A drought that has hit crops and economic growth in South Africa is also causing pain for specialist game ranchers who breed animals like antelope and buffalo to cater for tourists and hunters.
Ranch game farmer, Pieter Ernst Jr, whose family raises game 250 km (155 miles) west of Johannesburg, said the costs of feeding his prized sable antelope have doubled the past year but he can leave nothing to chance.”
“Our feeding costs went up with 65 percent and we are feeding now for 24 months non-stop and our numbers is still growing. We try to grow inland also, but it’s not also possible with the prices that went down… so yeah,” he said.
Our feeding costs went up with 65 percent and we are feeding now for 24 months non-stop and our numbers is still growing.
According to industry data, game ranching is big business in South Africa. Catering to the ecotourist and hunting sectors, and investors who see prize breeding animals as an asset, it has been growing 20 percent per year for the past 15 years.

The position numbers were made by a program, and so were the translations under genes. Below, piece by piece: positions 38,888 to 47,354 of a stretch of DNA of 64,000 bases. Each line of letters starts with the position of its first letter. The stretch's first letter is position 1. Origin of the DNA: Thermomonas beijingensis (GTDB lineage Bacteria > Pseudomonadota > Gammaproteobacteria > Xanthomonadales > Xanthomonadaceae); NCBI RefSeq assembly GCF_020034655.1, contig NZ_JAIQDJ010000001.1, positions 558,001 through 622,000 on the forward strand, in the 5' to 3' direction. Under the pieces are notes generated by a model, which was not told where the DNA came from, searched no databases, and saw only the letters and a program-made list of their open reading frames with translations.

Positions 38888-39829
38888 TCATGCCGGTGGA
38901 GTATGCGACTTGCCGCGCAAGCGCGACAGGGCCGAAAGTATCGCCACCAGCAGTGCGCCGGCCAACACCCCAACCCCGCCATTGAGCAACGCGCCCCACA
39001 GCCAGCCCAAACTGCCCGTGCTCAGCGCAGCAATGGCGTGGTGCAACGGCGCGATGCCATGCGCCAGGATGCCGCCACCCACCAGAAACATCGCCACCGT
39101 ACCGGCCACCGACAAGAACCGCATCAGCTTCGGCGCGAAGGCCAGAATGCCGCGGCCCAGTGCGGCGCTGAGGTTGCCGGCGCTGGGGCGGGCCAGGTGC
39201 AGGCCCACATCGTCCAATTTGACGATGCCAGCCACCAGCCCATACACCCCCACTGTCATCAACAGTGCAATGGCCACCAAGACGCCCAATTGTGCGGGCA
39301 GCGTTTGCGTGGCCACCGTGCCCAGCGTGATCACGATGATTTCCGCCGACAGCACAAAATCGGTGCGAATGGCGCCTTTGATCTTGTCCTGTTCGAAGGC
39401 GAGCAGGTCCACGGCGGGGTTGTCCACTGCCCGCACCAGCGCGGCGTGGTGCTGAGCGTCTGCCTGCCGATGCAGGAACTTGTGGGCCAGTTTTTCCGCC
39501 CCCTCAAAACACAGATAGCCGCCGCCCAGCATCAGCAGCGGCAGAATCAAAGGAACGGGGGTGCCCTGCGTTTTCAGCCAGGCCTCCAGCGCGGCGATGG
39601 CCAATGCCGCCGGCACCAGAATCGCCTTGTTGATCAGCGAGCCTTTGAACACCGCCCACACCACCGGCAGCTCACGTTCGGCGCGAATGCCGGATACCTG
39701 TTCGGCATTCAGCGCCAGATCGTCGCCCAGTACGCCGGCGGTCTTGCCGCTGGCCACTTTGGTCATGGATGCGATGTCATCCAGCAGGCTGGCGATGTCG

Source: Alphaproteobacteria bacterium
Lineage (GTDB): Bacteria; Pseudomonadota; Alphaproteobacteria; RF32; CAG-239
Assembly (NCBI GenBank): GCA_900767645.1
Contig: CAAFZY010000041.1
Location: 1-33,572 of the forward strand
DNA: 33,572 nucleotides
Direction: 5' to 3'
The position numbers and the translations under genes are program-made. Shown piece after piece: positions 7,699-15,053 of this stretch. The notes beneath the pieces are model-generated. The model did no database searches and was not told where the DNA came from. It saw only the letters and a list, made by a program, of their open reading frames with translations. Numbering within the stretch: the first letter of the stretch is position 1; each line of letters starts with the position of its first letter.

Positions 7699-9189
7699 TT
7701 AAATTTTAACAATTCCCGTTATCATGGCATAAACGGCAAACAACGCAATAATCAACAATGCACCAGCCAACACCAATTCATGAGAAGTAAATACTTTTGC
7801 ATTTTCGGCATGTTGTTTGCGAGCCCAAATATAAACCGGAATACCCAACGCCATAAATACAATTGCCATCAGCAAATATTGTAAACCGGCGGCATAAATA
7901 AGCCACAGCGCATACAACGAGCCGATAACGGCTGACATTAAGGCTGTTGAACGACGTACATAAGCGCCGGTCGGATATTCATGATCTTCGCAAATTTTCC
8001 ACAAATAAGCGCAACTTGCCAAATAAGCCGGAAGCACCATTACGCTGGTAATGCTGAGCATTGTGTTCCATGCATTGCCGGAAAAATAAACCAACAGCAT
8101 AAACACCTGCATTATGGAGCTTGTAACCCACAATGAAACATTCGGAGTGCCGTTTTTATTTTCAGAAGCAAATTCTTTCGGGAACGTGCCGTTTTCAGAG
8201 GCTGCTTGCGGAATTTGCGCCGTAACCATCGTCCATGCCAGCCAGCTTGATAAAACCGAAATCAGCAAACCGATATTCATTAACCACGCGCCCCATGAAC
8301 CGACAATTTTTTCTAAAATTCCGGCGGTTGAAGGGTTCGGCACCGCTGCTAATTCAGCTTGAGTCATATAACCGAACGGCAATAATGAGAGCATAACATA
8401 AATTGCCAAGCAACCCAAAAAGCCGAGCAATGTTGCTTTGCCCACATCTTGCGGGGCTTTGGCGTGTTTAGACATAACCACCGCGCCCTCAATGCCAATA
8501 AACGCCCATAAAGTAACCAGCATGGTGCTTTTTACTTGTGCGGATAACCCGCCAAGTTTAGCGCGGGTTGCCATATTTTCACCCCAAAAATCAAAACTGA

Industry estimates, in 1950 there were only a few dozen white rhinos left in South Africa. Now there are close to 18,000, with about 30 percent on private ranches.
Over the same period, the population of blesbok, a white-faced antelope, has grown from 2,000 to 250,000, with 90 percent on private land.
“At this stage we are buying up till January that we know we have feed ready for the animals. So yeah, we hope for good rain in December and then yeah the feeding costs will drop a lot after six to eight weeks from when we had good rain,” said Ernst.
Rains have returned to parts of South Africa, giving some relief after a severe dry spell triggered by an El Nino weather pattern, but the national weather service said in late October that much of the country remained firmly in drought conditions.
Ranchers say record prices are still being fetched for iconic species such as buffalo, highlighting the resilience of this asset class at the luxury end.